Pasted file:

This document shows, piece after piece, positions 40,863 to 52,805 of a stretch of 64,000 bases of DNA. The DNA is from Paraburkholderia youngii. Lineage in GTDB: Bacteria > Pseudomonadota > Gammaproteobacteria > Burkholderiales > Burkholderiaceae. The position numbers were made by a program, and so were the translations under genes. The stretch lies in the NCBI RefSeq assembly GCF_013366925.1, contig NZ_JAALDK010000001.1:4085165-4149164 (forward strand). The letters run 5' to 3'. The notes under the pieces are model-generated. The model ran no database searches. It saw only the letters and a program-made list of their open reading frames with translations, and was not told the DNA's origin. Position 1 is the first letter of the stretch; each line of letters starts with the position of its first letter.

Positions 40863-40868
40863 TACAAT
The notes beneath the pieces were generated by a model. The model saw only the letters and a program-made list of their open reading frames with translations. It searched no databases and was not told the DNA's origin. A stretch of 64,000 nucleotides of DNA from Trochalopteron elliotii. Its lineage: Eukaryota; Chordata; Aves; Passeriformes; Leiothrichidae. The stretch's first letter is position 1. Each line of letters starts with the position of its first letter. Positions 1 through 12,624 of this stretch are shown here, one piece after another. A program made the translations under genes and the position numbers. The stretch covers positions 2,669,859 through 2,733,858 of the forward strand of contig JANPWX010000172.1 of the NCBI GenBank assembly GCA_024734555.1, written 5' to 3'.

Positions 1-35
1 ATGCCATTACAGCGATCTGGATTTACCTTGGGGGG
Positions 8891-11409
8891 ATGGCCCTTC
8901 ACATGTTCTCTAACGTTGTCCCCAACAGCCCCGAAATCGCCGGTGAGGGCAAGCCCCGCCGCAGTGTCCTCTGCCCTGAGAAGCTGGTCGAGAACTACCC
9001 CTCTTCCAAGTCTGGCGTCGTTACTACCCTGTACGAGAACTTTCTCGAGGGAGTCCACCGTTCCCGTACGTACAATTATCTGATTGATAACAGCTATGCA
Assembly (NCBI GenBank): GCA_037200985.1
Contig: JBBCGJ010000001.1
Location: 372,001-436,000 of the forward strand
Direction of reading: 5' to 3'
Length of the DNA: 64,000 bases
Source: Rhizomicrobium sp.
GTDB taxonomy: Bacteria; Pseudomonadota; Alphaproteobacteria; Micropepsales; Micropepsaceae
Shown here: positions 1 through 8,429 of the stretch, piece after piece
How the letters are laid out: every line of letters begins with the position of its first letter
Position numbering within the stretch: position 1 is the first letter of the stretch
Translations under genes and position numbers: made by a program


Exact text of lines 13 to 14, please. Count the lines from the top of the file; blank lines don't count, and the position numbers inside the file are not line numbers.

Location: 372,001-436,000 of the forward strand
Direction of reading: 5' to 3'